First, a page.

Additionally, the median PFS was 6.7 months with the chemoimmunotherapy combination compared with 5.0 months with chemotherapy alone (HR, 0.68; 95% CI, 0.57-0.82). The 12-month PFS rates were 33% and 18%, respectively.
Patients with squamous and nonsquamous histologies benefited from the chemoimmunotherapy regimen; however, patients with adenocarcinoma derived slightly more benefit from the chemotherapy combination, potentially due to the addition of maintenance pemetrexed, said Daniel. Moreover, across all PD-L1–expression subgroups, the chemoimmunotherapy regimen performed better versus chemotherapy alone
“I care about where the tail continues to plateau in immunotherapy trials. CheckMate 9LA doesn’t have enough [follow-up] to compare it with other [immunotherapy trials],” said Daniel. “The decision isn’t clear as to which [chemoimmunotherapy regimen] to choose, but this is another option.”
“We know that immunotherapy alone with a PD-1/PD-L1 agent is attractive, but can we improve those outcomes?” Daniel asked. “The TIGIT pathway is likely [as] important as other checkpoint pathway proteins are. In early preclinical data, there [appears to be] synergistic activity between [TIGIT] and PD-L1 [inhibitors].”
The phase 2 CITYSCAPE trial (NCT03563716) randomized patients with EGFR/ALK wild-type NSCLC with a PD-L1 tumor proportion score (TPS) of 1% or greater to 600 mg of intravenous (IV) tiragolumab plus 1200 mg of IV atezolizumab (Tecentriq), both every 3 weeks, or placebo plus atezolizumab.5
Initial findings from the study, which were presented during the 2020 ASCO Virtual Scientific Program, showed an overall response rate (ORR) of 37% with tiragolumab/atezolizumab (n = 67) versus 21% with placebo/atezolizumab (n = 68) in the ITT population. Patients with PD-L1 TPS status of 50% or more had an ORR of 66% with tiragolumab versus 24% with placebo. Patients with PD-L1 TPS status between 1% and 49% had ORRs of 16% and 18%, respectively.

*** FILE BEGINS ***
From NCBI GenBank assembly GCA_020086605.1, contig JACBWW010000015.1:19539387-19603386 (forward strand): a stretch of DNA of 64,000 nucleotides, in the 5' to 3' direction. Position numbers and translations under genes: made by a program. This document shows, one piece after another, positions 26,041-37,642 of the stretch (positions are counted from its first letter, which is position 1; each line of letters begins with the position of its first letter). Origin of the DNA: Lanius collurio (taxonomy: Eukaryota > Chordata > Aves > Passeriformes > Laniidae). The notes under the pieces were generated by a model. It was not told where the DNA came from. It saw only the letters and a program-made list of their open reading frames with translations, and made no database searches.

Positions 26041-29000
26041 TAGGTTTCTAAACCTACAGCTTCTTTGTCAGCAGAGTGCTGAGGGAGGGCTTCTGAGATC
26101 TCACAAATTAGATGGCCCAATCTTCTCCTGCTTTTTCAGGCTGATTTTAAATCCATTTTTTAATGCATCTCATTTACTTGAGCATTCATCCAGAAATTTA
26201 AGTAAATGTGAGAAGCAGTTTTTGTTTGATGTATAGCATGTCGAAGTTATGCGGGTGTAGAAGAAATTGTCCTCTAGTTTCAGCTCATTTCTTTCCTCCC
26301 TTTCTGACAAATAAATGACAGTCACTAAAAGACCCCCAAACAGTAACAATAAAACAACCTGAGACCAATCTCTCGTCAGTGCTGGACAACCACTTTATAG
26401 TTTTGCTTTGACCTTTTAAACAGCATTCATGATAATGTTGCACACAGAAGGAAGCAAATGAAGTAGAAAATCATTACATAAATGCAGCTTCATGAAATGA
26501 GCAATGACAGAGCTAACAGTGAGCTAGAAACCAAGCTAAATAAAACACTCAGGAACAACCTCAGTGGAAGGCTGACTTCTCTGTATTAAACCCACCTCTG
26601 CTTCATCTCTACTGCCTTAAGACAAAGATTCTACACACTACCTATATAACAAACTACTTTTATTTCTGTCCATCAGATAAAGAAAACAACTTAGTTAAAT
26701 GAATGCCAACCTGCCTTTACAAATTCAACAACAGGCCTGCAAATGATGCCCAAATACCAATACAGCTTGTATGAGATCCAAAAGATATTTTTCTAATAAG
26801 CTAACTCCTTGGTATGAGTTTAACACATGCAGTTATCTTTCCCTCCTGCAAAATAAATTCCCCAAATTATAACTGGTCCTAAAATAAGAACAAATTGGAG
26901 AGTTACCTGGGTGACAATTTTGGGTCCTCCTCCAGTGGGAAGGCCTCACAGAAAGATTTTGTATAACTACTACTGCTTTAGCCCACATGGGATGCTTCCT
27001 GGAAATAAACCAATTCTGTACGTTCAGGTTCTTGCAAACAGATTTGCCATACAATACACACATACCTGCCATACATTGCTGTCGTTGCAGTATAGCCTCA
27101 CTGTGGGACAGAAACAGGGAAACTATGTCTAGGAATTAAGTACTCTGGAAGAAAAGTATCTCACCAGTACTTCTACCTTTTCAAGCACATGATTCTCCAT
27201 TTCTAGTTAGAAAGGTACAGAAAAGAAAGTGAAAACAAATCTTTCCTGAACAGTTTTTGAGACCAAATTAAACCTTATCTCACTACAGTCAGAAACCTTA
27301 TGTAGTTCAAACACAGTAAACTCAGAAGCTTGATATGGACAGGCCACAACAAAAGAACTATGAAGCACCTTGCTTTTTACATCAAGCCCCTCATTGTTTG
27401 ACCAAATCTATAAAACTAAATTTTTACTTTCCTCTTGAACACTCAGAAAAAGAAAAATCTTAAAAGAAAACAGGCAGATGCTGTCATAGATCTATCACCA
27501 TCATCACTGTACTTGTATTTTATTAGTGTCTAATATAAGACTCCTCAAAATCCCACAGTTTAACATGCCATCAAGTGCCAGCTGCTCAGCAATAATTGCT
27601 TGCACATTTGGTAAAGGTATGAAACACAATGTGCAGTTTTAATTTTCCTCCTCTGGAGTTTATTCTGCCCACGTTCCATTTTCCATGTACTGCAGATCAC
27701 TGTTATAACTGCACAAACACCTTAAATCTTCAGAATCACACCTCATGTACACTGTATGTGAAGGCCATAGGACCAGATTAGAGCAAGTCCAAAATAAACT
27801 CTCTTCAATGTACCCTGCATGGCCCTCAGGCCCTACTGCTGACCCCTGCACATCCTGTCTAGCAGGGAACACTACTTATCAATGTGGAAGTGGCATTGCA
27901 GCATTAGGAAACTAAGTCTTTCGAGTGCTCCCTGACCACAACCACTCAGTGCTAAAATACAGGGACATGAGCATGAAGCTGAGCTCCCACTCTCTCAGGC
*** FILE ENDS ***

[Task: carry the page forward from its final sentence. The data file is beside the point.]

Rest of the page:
The median PFS in the ITT population was 5.55 months in the tiragolumab-containing arm versus 3.88 months with placebo (HR, 0.58; 95% CI, 0.38-0.89). The median PFS was not reached in patients with high PD-L1 expression who received tiragolumab versus 4.11 months with placebo (HR, 0.30; 95% CI, 0.15-0.61).
Notably, in January 2021, the FDA granted a breakthrough therapy designation to tiragolumab plus atezolizumab for the frontline treatment of patients with metastatic NSCLC whose tumors highly express PD-L1 and are EGFR/ALK negative.6 Moreover, the confirmatory phase 3 SKYSCRAPER-01 trial (NCT04294810) is evaluating the anti-TIGIT antibody plus atezolizumab versus placebo/atezolizumab in treatment-naïve patients with locally advanced, unresectable or metastatic, PD-L1–selected NSCLC.7
1. Faivre-Finn C, Vincente D, Kurata T, et al. Durvalumab after chemoradiotherapy in stage III NSCLC: 4-year survival update from the phase III PACIFIC trial. Ann Oncol. 2020;31(suppl 4):S1178-S1179. doi:10.1016/j.annonc.2020.08.2281
2. Faivre-Finn C, Spigel DR, Senan S, et al. Impact of prior chemoradiotherapy-related variables on outcomes with durvalumab in unresectable stage III NSCLC (PACIFIC). Lung Cancer. 2021;151:30-38. doi:10.1016/j.lungcan.2020.11.024
3. U.S. Food and Drug Administration approves Opdivo (nivolumab) + Yervoy (ipilimumab) combined with limited chemotherapy as first-line treatment of metastatic or recurrent non-small cell lung cancer. Published May 26, 2020. Accessed January 19, 2021. https://bit.ly/2yxso7U
4. Reck M, Ciuleanu TE, Cobo Dols M, et al. Nivolumab (NIVO) + ipilimumab (IPI) + 2 cycles of platinum-doublet chemotherapy (chemo) vs 4 cycles chemo as first-line (1L) treatment (tx) for stage IV/recurrent non-small cell lung cancer (NSCLC): CheckMate 9LA. J Clin Oncol. 2020;38(suppl 15)9501. doi:10.1200/JCO.2020.38.15_suppl.9501
5. Rodriguez-Abreu D, Johnson ML, Hussein MA, et al. Primary analysis of a randomized, double-blind, phase II study of the anti-TIGIT antibody tiragolumab (tira) plus atezolizumab (atezo) versus placebo plus atezo as first-line (1L) treatment in patients with PD-L1-selected NSCLC (CITYSCAPE). J Clin Oncol. 2020;38(suppl 15):9503. doi:10.1200/JCO.2020.38.15_suppl.9503
6. Roche’s novel anti-TIGIT tiragolumab granted FDA breakthrough therapy designation in combination with Tecentriq for PD-L1-high non-small cell lung cancer. News release. Roche. January 5, 2021. Accessed January 19, 2021. http://bit.ly/2LoNrj2
7. A study of tiragolumab in combination with atezolizumab compared with placebo in combination with atezolizumab in patients with previously untreated locally advanced unresectable or metastatic PD-L1-selected non-small cell lung cancer (SKYSCRAPER-01). ClinicalTrials.gov. Posted March 4, 2020. Updated December 31, 2020. http://bit.ly/2YaVCmx